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Kamrupi Brahmins

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Title: Kamrupi Brahmins  
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Subject: Varnas in Hinduism, Western Assam, Kamarupa, Bhaskar Varman, Assam
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Kamrupi Brahmins

Kamrupi Brahmins also Kamarupi Brahmana or Kamrupi Bamon; (Kāmarūpī Brāhmaṇa) (Sanskrit: कामरुपी ब्राह्मण) Brahmana, Brahma and Brahmin. Brahman, Brahmin and Brahma have different meanings. Brahman refers to the Supreme Self, Brahmin or Brahmana refers to an individual, while the word Brahma refers to the creative aspect of the universal consciousness, is a name used to designate a member of one of the four varnas in the traditional Hindu society. The English word Brahmin is an anglicised form of the Sanskrit word Brāhmana. In the Smriti view there are four "varnas", or classes: the Brahmins, the Kshatriyas, the Vaishyas, and Shudras.

Manu enjoins that[1]

Brahamanasaya Tapo Gyana
Tapa Kshatrasaya Rakshanam
Vaishyasya Tu Tapo Varta
Tapa Sudrasaya Sewanama

The pursuit of knowledge is the austerity of a Brahmana
Protecting the people is the austerity of a Kshatriya
The pursuit of his daily business is the austerity of a Vaishya
And service the austerity of a Sudra.


Brahmins of Kamrup or sometimes Western Assam, are known as Kamrupi Brahmins. Large chunk of this Brahmins lives natively in ancient urban areas of Guwahati, Nalbari and Barpeta. This Brahmins holds surnames Sarma/Sharma, Bhagawati, Bhattacharya, Chakraborty, Mishra, Shastri etc. Kamrupi Brahmins are Shakta and Vaishnava cult followers.


Kamrupi Brahmins were prosperous during the Varman dynasty's reign of Kamarupa. Kamrupi king Bhaskar Varman regularly gives land grants to this Brahmins; copper plates were issued along with. Portion of the copper-plate grant of Bhaskar Varman states Rigvedic, Samavedic and Yajurvedic Brahmins lived in Kamarupa before the time of Bhaskar Varman. Of these three classes of Brahmins the followers of the Bahvrichya branch of the Rigveda were divided into the gotras of Kasyapa, Kausika, Gautama, Parasarya, Bharadvaja, Varaha, Vatsya, Varhaspatya and Saunaka ; those following the Chhandoga branch of the Samaveda belonged to the gotras of Paskalya ; the followers of the Taittiriya branch of the Yajurveda belonged to the gotra of Kasyapa and those of the Charaka branch to the gotra of Katyayana ; the followers of the Vajasaneya branch belonged to the gotras of Angirasa, Alambayana, Gargya, Gautama, Bharadvaja, Yaska, Sakatayana, and Salankayana besides the six gotras mentioned before. In all these three groups of Brahmanas living in Kamarupa had 26 gotras, but in after ages no traces could be found of the Samavedic and Rigvedic Brahmanas. Most probably they had changed their residence or their lines came to an end. The following lines occur in Raja Harendra Narayan's Raja vansabali —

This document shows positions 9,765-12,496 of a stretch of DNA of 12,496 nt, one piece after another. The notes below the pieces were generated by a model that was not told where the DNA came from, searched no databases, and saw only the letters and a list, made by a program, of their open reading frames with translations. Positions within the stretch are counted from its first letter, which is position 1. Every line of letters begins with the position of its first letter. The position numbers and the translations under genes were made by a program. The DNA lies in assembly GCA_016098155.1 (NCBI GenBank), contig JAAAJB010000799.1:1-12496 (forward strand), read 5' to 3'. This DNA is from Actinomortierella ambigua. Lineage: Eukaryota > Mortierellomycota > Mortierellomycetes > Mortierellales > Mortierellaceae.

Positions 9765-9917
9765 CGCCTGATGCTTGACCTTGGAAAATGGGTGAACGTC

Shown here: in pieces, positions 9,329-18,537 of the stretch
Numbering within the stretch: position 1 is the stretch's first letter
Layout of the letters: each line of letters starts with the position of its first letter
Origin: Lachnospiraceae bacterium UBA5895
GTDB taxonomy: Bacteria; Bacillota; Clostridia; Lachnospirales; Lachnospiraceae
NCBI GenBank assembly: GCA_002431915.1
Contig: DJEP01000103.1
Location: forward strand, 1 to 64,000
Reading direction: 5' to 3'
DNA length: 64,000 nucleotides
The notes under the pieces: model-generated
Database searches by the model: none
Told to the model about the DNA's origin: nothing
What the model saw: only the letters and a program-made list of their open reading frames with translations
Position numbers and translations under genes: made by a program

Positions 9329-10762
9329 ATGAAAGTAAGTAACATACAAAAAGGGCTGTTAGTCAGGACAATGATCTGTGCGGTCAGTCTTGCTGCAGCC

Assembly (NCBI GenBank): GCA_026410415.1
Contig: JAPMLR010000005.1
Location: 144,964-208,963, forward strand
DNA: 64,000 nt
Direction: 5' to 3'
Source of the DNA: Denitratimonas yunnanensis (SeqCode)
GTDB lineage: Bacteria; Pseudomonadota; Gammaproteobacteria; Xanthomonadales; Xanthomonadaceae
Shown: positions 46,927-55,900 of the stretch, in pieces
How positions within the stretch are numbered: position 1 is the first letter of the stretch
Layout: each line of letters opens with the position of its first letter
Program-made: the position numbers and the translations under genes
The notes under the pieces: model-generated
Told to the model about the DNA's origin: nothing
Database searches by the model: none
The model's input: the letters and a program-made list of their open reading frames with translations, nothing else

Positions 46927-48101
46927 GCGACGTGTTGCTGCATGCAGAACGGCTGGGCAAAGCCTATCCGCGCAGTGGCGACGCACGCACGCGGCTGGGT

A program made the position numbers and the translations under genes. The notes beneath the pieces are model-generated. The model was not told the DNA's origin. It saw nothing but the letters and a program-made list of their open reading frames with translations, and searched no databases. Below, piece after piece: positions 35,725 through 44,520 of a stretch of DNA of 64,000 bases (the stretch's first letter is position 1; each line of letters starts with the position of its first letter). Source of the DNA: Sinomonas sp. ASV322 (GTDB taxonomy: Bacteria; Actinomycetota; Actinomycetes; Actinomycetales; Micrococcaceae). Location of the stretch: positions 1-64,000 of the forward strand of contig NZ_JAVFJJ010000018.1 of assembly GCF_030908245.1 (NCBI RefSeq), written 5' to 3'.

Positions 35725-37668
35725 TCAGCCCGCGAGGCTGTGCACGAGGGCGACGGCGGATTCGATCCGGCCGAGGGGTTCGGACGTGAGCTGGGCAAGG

1. ^ Manu.  
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